The eight short stories collated in this book have been culled from Kipling’s two Jungle Books, arguably the best loved stories children read in my generation. Others like the Just So Stories and Kim were also avidly read, but the Jungle Books and Mowgli stories had a special fascination. These books like the classics by Lewis Carrol, Alice in Wonderland and Through the Looking Glass, were written for children, but can be read at all ages, with fresh meanings being found at every new reading. This is equally true of the Mowgli tales. The adventures of Mowgli have a special resonance for this reviewer. He lived his childhood near the Seonee hills that are the setting for these stories, and has visited the forests where Mowgli’s adventures take place—around the village Rukhad some 20 miles south of the district town of Seoni in Madhya Pradesh on the State highway between Jabalpur and Nagpur.
The Waingunga river flows through these forests. In those days of my childhood—I speak of the nineteen forties—the Seonee hills possessed all the animals that populate the Mowgli tales, they were not endangered, nor had several of them become extinct.
The Mowgli tales are peopled by these animals with their very human characteristics—Baloo the lumbering bear, Bagheera the fierce black panther, and Kaa the massive python; they are Mowgli’s friends and well-wishers. But we also have the evil tiger Shere Khan who is Mowgli’s mortal enemy. These are the main characters. But there are the fascinating minor characters—the scheming and cunning jackal Tabaqui, who is Shere Khan’s adviser; Rann the far-sighted eagle , who serves as the lookout and carrier of messages in the jungle; Father and Mother Wolf and their cubs—Mowgli’s family—for he was, as we know, brought up by the wolves.
Then we have the Bandar Log (Monkey People). For some reason they are cast in the villains’ role, and one of these stories has them capturing Mowgli, who is then rescued with some difficulty by Baloo, Bagheera and Kaa acting together. The Bandar Log are despised as ‘folk who live in the trees. They have no laws. They are outcastes. They have no speech of their own, but use the stolen words that they overhear when they listen and peep and wait up above in the branches. They have no leaders. They have no remembrance. They boast and chatter and pretend they are a great people about to do great affairs in the jungle, but the falling of a nut turns their minds to laughter and all is forgotten.’ That is Baloo declaiming against them, largely out of frustration because it was difficult for the inhabitants of the jungle to punish the Bandar Log for their transgressions like hurling down branches and filth on animals on the ground, but retreating to higher and thinner branches of trees when pursued till the pursuer did not dare pursue them any longer. The Law of the Jungle decreed that the Bandar Log were best ignored.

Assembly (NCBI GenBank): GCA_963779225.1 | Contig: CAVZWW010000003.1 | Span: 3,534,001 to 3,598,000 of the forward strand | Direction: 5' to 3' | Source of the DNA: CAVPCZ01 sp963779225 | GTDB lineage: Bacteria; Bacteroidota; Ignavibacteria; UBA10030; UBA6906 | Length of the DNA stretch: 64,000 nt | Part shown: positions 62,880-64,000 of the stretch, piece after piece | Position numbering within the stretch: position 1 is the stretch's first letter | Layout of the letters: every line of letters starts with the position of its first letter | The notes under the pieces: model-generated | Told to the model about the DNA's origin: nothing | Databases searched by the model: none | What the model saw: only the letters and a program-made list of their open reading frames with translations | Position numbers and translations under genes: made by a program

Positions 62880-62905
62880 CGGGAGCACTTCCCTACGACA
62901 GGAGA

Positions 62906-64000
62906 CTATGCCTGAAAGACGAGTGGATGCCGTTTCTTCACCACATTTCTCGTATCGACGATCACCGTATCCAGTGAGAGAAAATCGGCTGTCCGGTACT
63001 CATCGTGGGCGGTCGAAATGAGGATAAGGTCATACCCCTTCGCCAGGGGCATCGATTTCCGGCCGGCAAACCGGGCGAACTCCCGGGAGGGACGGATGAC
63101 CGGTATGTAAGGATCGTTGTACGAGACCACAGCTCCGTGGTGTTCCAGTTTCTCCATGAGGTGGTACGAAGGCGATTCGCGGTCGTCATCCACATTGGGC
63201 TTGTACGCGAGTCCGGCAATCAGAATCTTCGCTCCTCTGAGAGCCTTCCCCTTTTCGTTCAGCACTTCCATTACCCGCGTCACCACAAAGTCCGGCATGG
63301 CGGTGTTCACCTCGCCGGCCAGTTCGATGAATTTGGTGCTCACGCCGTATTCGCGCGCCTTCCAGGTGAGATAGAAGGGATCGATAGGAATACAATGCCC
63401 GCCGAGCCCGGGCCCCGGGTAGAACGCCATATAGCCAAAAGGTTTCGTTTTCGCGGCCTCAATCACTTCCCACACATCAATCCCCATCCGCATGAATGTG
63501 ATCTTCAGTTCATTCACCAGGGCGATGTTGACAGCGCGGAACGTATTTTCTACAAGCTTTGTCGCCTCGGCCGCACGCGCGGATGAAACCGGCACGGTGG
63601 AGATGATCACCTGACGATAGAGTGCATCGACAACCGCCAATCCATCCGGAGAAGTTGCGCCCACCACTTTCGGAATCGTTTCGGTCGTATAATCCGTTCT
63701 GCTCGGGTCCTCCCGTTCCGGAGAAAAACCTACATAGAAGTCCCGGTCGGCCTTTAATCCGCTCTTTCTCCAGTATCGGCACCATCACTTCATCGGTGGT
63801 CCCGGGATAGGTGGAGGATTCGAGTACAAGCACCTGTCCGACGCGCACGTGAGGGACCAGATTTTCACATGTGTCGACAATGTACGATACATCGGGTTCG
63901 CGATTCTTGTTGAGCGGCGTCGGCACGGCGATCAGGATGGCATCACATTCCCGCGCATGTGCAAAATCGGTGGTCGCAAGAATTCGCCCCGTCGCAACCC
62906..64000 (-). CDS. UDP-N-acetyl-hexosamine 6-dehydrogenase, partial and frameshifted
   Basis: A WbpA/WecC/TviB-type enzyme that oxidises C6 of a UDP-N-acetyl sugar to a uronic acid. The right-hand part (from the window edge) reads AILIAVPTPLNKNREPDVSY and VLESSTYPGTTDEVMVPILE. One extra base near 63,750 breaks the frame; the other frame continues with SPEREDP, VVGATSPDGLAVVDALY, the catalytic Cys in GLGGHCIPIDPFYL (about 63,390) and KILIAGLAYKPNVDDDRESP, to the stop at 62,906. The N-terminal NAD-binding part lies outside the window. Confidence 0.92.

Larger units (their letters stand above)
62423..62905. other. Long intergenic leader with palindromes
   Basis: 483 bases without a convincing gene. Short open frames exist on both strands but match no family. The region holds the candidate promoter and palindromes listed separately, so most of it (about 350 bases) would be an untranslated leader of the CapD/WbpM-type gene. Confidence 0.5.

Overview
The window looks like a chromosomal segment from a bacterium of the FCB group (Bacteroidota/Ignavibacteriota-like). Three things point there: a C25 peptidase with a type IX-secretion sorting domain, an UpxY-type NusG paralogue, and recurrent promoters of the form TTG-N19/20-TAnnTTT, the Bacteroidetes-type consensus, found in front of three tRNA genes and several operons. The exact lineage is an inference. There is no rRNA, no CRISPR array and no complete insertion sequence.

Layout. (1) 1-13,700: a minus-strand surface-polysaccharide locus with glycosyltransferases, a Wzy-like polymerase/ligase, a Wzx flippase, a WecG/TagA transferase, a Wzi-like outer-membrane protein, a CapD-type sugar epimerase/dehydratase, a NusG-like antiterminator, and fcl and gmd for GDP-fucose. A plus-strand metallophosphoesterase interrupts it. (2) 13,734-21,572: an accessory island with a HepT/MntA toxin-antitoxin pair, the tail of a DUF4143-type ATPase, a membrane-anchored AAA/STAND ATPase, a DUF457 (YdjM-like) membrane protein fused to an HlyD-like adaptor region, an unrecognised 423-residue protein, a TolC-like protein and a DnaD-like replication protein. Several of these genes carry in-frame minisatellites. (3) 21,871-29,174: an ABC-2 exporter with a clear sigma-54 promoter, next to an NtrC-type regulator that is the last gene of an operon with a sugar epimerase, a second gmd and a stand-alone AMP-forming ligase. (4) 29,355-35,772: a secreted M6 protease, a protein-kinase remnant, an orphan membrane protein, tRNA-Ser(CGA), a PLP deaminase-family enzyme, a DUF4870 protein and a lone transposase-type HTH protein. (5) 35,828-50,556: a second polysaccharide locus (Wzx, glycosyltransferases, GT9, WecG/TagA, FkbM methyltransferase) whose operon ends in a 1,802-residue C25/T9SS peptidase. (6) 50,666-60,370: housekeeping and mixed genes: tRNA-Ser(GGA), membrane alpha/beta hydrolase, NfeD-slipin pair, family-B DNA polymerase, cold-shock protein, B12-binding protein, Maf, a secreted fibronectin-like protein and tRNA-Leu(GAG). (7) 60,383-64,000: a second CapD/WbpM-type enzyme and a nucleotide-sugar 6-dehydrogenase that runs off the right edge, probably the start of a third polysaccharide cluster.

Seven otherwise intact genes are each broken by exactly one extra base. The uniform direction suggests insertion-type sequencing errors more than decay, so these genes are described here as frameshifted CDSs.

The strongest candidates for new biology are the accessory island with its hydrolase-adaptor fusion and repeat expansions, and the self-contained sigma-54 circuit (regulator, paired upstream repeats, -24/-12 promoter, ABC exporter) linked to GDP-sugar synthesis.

There are repeated references in these tales to the Law of the Jungle, the do’s and don’ts that ensured order among the animals of the Seonee Hills. One of them was not to kill and eat Man, because that meant trouble for all, since it heralded, ‘. . . sooner or later the arrival of white men on elephants, with guns and hundreds of brown men with gongs and rockets and torches. Then everybody in the jungle suffers. The reason the beasts give among themselves is that Man is the weakest and most defenseless of all living things and it is unsportsmanlike to touch him.’ Shikar was open in those days, and the haaka (jungle beat), as opposed to ‘stalking’ animals, was permitted for hunting in the jungles; it required large numbers of villagers to be mustered for making much noise to drive animals forward before machans on which the shikari sat with his rifle and/or twelve-bore guns to shoot down the driven and panicked creatures of the wild. Hunting down a man eating carnivore (tiger or panther) was the acme of courage; witness the legends of Jim Corbett.
The eight stories in The Adventures of Mowgli offer a delightful menu that would engage the attention of the reader, young and old, but I suspect they would appeal more to boys than girls because of the violence depicted in these tales. However, I might be quite wrong here, appreciating the violence that is routine in Bollywood films and on the TV screen. The dichotomy between the animal and human worlds and Mowgli’s situation astride them is a running theme in these stories. Men, like animals, are revealed as being good and bad, friends and foes. Ultimately, Mowgli returns to his own kind on the advice of his animal friends, but leaves open the possibility of returning again to the jungle.
In his introduction to this volume Ruskin Bond informs that Kipling wrote his Jungle Book stories long after he left India in his twenties. He married and settled for some years in America but was not happy there, and began to look back and write about India. That biographical vignette provides the backdrop for the Mowgli stories. These are ‘tales that are full of nostalgia and longing for the land he [Kipling] had left behind.’ Ruskin Bond notes that ‘Kipling’s fascination with India was a boy’s interest. He was enraptured by the bright living panorama, all the colours in that wonderful box of paints that makes up India.’ That includes the animals and the jungles of India. Altogether an un-putdown-able collection of stories that will endure and continue to enthrall the young in age and those older persons who are still young in mind.
P.R. Chari is Research Professor at the Institute of Peace and Conflict Studies, New Delhi.